Faculty from six different schools are coming together to remix the health care industry.
The GW Health Workforce Institute, which formally launched at an event Thursday, will unite researchers and staff from primarily the Milken Institute School of Public Health, the School of Nursing and the School of Medicine and Health Sciences in an effort to fill a gap in an area of research that many members of the group think is lacking in content.
The institute will focus on organizational issues impacting nurses, doctors and other health care professionals: incorporating technology into health care, prioritizing teamwork and ensuring employees are equitably distributed across regions, rather than in large cities.
While the institute will mostly draw on work from the three health-centric schools, it will also pull faculty from the School of Business, the Trachtenberg School of Public Policy and Public Administration and the Graduate School of Education and Human Development.
Patricia Pittman, an associate professor of health policy and nursing and co-director of the Health Workforce Institute, said faculty from the different schools were inspired to form the institute when they realized they were all working on pieces of the “workforce puzzle.”
She also said that GW provides “very little funding,” and that collaborating with other schools is a way to share resources for projects looking for more support.
“GW is a place of real expertise. We’ll make the field more recognized. I think people think about health reform and don’t think about the workforce, so we’re trying to bring more attention to the workforce,” Pittman said.
Health care workforce was on the federal government’s radar when the Affordable Care Act was passed, which outlined the creation of a National Health Workforce Commission to keep track of a changing global health care network.
Roughly 30 faculty and staff members who form the institute plan to keep their fingers on the pulse of these neglected issues and solve problems with support from federal agencies like the National Institutes of Health.
Fitzhugh Mullan, who serves as the Murdock Head Professor of Medicine and Health Policy, a joint position between the public health school and medical school, said at the event that GW’s location would be hugely beneficial to the Health Workforce Institute’s effort to revamp health policy, with buildings like the IMF “within spitting distance.”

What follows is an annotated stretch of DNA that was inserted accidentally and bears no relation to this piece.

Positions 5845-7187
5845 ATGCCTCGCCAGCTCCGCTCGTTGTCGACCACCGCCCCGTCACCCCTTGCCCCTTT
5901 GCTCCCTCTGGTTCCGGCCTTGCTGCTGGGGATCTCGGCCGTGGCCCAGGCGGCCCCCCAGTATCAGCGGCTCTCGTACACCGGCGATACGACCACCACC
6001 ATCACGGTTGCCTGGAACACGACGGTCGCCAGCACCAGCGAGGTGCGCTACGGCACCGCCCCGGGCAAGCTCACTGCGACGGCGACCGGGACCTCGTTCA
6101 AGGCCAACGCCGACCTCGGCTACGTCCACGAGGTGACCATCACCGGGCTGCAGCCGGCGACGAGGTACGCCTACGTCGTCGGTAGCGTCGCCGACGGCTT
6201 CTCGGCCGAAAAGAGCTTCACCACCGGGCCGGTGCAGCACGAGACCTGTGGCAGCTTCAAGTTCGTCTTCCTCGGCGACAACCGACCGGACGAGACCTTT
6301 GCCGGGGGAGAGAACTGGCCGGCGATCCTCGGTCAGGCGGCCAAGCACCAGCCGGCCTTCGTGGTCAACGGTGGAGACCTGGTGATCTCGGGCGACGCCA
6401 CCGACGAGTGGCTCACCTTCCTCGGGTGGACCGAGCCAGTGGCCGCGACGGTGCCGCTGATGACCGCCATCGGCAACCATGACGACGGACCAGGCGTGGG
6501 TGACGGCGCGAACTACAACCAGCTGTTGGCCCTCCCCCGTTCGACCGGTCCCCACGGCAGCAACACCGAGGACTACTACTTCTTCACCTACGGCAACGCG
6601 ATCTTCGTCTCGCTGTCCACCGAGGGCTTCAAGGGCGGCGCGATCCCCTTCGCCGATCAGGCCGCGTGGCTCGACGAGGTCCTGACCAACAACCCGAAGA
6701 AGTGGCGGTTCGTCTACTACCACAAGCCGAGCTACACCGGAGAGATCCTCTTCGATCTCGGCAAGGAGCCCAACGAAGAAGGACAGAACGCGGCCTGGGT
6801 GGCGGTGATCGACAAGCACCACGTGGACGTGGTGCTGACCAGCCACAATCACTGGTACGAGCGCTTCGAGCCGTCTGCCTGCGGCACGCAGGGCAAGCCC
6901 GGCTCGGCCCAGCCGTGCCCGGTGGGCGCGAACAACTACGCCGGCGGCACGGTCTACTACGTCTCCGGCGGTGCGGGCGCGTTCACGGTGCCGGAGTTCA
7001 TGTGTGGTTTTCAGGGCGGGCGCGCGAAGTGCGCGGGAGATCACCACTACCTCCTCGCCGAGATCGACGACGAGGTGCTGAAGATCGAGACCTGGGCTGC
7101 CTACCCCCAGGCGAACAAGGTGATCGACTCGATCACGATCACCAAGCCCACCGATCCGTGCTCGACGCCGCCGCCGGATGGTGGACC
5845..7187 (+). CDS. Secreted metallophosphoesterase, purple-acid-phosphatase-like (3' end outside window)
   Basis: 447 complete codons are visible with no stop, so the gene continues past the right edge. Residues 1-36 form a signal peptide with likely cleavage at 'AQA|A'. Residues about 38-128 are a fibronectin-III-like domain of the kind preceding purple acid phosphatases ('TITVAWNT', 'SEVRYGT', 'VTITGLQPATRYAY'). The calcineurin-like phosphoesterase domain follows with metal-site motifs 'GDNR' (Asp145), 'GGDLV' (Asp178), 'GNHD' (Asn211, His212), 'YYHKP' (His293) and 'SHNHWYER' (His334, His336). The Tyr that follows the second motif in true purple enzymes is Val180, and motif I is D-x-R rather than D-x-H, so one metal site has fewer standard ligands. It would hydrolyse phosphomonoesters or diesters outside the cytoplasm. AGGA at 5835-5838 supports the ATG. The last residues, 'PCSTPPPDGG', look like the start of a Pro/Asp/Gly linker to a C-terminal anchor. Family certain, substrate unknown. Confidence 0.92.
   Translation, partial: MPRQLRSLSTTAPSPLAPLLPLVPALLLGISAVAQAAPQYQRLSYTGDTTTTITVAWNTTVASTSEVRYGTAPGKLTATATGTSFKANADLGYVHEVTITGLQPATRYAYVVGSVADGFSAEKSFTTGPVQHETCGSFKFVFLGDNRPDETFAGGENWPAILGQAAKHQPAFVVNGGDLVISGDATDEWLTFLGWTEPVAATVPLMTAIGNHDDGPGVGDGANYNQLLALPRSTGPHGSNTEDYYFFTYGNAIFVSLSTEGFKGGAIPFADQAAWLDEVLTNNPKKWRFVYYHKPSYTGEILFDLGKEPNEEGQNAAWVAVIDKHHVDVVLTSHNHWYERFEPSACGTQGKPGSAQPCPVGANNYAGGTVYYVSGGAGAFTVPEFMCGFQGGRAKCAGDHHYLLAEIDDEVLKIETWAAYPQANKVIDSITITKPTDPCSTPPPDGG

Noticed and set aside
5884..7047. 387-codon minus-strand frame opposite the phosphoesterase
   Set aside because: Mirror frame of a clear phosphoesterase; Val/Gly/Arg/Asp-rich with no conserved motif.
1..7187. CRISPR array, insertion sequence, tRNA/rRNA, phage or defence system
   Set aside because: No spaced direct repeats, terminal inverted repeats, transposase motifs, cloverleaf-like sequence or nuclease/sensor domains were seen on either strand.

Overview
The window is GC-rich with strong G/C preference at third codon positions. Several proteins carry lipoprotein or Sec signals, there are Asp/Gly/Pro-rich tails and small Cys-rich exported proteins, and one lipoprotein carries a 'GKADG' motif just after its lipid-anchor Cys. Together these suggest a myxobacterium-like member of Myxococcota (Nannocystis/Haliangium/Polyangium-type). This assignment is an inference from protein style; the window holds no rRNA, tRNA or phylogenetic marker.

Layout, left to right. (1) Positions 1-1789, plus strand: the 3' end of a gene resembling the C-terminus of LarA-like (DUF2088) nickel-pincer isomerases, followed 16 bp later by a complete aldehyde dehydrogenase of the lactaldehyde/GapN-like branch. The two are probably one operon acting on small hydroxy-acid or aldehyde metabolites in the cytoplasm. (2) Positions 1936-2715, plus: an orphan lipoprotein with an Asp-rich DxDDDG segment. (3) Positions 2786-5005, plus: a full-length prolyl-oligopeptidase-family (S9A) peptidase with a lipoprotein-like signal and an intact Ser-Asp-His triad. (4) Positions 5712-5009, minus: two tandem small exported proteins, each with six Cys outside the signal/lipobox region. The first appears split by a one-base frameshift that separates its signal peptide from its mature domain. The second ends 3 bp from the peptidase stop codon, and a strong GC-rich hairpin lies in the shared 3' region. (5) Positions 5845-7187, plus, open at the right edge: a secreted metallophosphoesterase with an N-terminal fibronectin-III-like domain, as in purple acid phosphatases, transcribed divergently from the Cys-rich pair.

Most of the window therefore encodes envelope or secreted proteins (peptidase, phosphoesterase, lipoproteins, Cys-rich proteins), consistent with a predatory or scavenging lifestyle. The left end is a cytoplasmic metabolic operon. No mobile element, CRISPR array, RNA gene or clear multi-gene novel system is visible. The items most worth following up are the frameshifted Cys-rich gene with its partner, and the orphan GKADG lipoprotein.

“We have the right people at the right place,” Mullan said.
In addition to government partnerships, the institute is also seeking support from private donors like the MacArthur, the Josiah Macy, Jr. and the Bill & Melinda Gates foundations, according to a press release.
Public health dean Lynn Goldman spoke at the launch, citing the new institute as a way to “catalyze” work in the health workforce field.
Goldman also pointed to the institute as one of the ways GW is fulfilling the public service goal set forth by GW’s strategic plan. She said the institute will cater to “important issues that affect people generally.”
The new institute will also satisfy the strategic plan’s emphasis on interdisciplinary research as a priority for GW.
Tim Evans, the senior director for the Health, Nutrition and Population Global Practice at the World Bank Group also spoke at the event and said the institute is important for more than just the GW community.
“The institute has not only a strong national function but also a strong global function,” Evans said.
He praised the Health Workforce Institute for its focus on issues that are somewhat underserved in terms of policy, and said it’s one way to maintain “sustained attention to these issues.”
Karen DeSalvo, the acting assistant secretary for health in the U.S. Department of Health and Human Services, attended the launch on behalf of President Barack Obama administration. She said that working to rebuild a public health infrastructure will be a long-term goal for the institute.
“It doesn’t grow like sea monkeys in a bathtub,” she said.
DeSalvo also said that interdisciplinary training is essential to the health workforce field, and she will be counting on the institute to be “not just at the table, but ready to lead the table.”